NEW DATA: PMC helps change norms in nepal
What if for 91 cents you could help change social norms that prevent child marriage, improve adolescent reproductive health, and reduce violent discipline for children? Population Media Center creates life-changing, popular entertainment for a more equitable and sustainable world, and that was the Population Media Center (PMC) cost and impact in a recent collaboration in Nepal.
An entertaining fictional radio show, Rope Guna Fal (“You Reap What You Sow”), engaged an estimated 325,026 Nepalis every week, costing PMC only $0.91 per loyal listener. Funded by the United Nations Children’s Fund (UNICEF) and The Kendeda Fund, and produced in partnership with Antenna Foundation Nepal, the show inspired loyal listeners to tune in every week for a year to hear what happened next in the 104-episode story. As you’ll see, these listeners became local change-makers along the way.
Broadcast Map of Rope Guna Fal nationally across Nepal
“We have observed significant shifts in intention and behaviors on parenting, child marriage, and adolescent reproductive health among regular listeners,” says Rajan Parajuli, PMC’s Country Director in Nepal. “PMC’s multi-issue approach allows for nuanced and varied storylines.”
This was the impact for season two of Rope Guna Fal. Season one of Rope Guna Fal was produced by UNICEF and Antenna Foundation who decided, for season two, to bring in PMC to enhance the impact of this powerful show. PMC helped select writers, trained the production team and writers in PMC’s specific methodology, and facilitated the creation and execution of the storylines. PMC also mentored the writers, providing regular input on the scripts, and conducted the evaluation of the show to understand impact.
Inspiring A New Reality
WHAT ARE THE LOCAL NEEDS IN NEPAL?
Rope Guna Fal addressed social, behavioral, and normative change across three broad objectives: reducing and eliminating child marriage, improving adolescent sexual and reproductive health, and strengthening parenting skills to improve child well-being.
These themes were carefully selected based on clear local needs. The Nepalese government has implemented various programs and policies aimed at improving all three of these themes, including taking steps to provide sex education in schools, increasing access to family planning services and information, and working to reduce stigma and discrimination.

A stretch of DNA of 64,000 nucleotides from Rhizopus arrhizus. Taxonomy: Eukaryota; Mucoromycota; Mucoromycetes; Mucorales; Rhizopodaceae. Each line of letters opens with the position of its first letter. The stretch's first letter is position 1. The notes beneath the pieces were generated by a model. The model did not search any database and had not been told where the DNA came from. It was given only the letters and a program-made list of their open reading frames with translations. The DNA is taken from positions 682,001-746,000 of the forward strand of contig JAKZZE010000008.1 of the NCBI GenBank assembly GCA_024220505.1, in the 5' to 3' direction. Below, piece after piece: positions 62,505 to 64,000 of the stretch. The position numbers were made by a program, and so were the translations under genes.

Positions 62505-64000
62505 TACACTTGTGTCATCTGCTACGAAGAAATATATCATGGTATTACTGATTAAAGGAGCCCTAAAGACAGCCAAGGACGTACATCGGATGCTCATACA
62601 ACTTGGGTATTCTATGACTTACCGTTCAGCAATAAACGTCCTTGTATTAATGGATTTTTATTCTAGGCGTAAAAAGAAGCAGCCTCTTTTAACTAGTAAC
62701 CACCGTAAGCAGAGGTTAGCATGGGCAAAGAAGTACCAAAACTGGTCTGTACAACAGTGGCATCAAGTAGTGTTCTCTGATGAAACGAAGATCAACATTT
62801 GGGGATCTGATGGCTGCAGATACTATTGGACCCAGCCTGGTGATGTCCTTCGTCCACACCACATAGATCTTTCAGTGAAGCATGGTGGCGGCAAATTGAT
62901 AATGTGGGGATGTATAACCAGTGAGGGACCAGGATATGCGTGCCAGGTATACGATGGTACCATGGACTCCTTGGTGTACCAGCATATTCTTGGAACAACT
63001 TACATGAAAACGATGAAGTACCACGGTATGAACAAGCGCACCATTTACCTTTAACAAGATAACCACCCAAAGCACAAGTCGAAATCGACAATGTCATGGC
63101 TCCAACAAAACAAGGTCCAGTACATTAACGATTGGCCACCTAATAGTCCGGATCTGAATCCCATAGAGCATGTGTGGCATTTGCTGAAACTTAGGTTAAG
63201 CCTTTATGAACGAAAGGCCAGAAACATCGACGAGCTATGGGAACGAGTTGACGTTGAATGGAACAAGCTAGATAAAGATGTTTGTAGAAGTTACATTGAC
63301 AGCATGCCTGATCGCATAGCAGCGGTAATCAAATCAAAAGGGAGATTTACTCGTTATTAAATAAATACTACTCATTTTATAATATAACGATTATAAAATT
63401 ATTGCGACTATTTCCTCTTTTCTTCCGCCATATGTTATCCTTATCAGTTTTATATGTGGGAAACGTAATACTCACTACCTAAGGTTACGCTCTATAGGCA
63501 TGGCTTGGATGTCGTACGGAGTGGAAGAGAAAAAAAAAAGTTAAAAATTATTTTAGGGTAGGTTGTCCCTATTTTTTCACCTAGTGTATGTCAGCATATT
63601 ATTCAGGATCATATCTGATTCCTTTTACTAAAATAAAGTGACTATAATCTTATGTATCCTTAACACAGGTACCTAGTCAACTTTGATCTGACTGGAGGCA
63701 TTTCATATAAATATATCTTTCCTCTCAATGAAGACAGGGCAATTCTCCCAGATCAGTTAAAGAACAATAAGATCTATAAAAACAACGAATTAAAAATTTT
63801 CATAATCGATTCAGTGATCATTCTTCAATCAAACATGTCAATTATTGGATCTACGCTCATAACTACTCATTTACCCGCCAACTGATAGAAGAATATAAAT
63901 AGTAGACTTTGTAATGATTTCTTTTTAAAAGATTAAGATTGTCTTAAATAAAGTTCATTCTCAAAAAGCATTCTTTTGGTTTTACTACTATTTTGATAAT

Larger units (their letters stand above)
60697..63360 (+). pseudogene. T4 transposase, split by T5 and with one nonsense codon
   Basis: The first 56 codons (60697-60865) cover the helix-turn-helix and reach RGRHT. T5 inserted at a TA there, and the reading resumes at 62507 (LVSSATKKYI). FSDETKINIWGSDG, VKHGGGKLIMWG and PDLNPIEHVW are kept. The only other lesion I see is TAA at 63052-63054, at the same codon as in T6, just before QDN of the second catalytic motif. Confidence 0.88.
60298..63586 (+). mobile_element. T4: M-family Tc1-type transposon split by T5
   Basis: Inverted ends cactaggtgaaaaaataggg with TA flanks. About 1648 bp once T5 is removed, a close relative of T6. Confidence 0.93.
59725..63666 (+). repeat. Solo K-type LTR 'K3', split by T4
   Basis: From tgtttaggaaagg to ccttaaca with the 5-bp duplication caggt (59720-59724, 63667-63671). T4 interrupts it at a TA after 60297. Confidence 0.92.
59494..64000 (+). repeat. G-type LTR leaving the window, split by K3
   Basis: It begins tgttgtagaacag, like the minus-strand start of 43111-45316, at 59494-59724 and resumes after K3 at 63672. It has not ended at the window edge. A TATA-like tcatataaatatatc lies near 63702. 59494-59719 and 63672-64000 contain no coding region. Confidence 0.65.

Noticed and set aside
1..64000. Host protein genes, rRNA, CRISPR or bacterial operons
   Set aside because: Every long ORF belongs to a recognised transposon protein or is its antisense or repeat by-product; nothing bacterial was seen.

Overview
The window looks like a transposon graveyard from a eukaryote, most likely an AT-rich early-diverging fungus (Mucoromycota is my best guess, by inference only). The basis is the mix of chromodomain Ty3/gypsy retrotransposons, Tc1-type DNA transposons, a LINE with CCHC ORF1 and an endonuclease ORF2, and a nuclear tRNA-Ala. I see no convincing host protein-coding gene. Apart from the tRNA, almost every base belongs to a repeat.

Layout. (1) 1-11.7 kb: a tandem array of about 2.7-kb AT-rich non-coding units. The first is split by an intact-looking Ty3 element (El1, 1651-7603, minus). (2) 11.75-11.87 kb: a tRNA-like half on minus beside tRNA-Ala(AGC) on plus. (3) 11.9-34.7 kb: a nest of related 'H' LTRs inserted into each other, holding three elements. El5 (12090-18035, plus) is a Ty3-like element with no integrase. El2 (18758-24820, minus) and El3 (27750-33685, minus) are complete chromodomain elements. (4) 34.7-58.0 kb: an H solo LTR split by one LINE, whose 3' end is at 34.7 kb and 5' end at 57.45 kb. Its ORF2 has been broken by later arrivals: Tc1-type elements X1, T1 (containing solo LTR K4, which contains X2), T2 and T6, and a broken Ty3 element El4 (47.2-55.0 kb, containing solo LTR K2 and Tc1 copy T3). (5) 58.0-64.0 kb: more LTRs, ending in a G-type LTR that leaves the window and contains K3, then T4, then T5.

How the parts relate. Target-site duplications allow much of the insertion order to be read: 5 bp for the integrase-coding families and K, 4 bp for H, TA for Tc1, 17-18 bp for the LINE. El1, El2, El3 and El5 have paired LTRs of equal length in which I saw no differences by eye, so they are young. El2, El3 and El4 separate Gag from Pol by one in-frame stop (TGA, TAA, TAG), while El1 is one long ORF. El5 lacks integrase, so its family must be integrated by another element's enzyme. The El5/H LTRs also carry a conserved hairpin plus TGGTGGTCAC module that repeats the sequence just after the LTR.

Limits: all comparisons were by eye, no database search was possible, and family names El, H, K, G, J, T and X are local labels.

But these issues are multi-faceted, and the power of cultural norms and traditional practices pose significant barriers to improvement. Population Media Center fully understands that to address deeply personal and entrenched beliefs requires sustained efforts across an ecosystem of partners, including government, health organizations, schools, service providers, and community members, to create a supportive and enabling environment for change.
PMC’s role in the ecosystem is clear. We create award-winning, popular entertainment for TV, radio, or the web that is positively life-changing. By addressing fundamental threats to health and wellness where it matters most—in human hearts and minds—we inspire each listener to understand their power. PMC stories feature relatable characters, familiar communities, and very impactful choices.
Rope Guna Fal: across schools and communities in Nepal
With these choices clearer than ever before, audiences ultimately decide what is best for them. And it’s our audience’s actions and voices that create a cascade of change. From each show that uses PMC’s methodology, a community emerges that is comprised of people who change what is “normal.” These change-makers make it culturally safe to have open conversations and to use the infrastructure of services available.
HOW DOES PMC’S ENTERTAINMENT CREATE A COMMUNITY OF LOCAL CHANGE-MAKERS?
Rope Guna Fal was a 104-episode second season of a fictional radio show broadcast nationally from September 2021-September 2022 with a focus on Karnali, Lumbini, and Sudur Paschim provinces. It was produced by Antenna Foundation Nepal and PMC-Nepal in partnership with the United Nations Children’s Fund (UNICEF) and The Kendeda Fund. In addition to radio and online platforms, the show was also made available for offline listening as part of a voice-based platform (Viamo) for hard-to-reach communities.
“I have been advocating to end child marriage. I tell about the consequences to health, education, and how it would affect their life.”
Rope Guna Fal was successful, in part, because it was extremely entertaining and because it was consumed by large audiences. More than half of the loyal listeners told their friends and family about the show and discussed the issues. With large portions of the audience changing their own beliefs and actions – they became role models for others in their community, like Jodhani.
Jodhani, a loyal listener of Rope Guna Fal, is 40 years old – and a model of change. Jodhani desperately wanted to go to school as a child, but she was denied an education because she was a girl. She married young to a man who had neither education nor wealth, but her dream stayed alive. Jodhani continued to share with her husband her wish to read and write.